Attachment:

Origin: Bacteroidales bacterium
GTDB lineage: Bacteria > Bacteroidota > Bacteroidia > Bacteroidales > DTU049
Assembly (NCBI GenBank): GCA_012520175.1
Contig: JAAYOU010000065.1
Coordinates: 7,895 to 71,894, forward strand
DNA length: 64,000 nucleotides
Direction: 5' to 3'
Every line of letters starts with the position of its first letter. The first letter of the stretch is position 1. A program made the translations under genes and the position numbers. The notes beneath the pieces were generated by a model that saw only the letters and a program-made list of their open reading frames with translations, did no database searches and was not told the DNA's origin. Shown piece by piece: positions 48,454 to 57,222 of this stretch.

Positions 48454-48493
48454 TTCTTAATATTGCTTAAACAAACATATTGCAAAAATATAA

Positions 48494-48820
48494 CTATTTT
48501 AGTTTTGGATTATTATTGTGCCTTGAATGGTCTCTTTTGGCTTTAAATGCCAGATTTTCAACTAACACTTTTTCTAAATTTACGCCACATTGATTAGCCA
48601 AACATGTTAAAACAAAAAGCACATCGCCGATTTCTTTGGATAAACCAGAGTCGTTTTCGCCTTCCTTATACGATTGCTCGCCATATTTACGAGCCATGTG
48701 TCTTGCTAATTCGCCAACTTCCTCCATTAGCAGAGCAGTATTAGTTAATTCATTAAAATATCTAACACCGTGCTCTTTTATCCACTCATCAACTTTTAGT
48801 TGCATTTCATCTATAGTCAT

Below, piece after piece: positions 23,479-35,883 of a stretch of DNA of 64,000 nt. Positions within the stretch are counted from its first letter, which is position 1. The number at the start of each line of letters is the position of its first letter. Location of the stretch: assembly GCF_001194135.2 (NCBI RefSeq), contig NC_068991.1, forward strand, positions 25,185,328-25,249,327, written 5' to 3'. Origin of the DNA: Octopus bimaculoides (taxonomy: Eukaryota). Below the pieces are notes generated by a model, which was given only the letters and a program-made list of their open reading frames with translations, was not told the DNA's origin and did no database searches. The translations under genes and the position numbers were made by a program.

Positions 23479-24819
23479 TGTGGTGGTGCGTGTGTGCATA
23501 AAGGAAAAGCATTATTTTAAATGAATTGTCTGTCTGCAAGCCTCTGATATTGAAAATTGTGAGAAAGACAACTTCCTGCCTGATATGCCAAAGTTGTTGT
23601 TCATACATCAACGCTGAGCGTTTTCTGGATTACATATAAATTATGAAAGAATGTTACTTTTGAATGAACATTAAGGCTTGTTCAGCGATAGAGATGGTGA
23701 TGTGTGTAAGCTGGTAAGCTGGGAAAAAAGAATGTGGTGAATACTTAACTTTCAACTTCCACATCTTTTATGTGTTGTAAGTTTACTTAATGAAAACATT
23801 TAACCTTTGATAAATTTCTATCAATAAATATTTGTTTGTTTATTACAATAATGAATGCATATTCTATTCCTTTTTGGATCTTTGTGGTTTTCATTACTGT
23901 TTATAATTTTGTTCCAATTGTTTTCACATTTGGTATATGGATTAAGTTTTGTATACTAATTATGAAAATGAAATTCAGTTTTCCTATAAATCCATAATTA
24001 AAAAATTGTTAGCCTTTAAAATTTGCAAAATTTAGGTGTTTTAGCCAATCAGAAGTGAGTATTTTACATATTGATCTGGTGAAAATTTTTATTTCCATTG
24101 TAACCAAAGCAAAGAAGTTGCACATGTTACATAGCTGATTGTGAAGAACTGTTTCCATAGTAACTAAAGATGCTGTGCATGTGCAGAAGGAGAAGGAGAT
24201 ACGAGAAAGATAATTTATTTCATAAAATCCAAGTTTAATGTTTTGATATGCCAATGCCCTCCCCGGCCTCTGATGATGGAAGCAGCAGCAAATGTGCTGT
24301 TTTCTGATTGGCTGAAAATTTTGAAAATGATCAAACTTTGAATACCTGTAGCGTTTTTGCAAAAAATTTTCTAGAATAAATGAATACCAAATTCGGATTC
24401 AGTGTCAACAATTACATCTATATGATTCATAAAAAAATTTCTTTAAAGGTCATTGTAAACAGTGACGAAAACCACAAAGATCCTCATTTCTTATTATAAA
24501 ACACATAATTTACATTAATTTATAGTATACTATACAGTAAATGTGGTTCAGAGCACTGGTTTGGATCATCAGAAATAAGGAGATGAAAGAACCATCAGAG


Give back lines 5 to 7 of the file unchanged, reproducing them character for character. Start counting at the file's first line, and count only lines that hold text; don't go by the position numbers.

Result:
Coordinates: 7,895 to 71,894, forward strand
DNA length: 64,000 nucleotides
Direction: 5' to 3'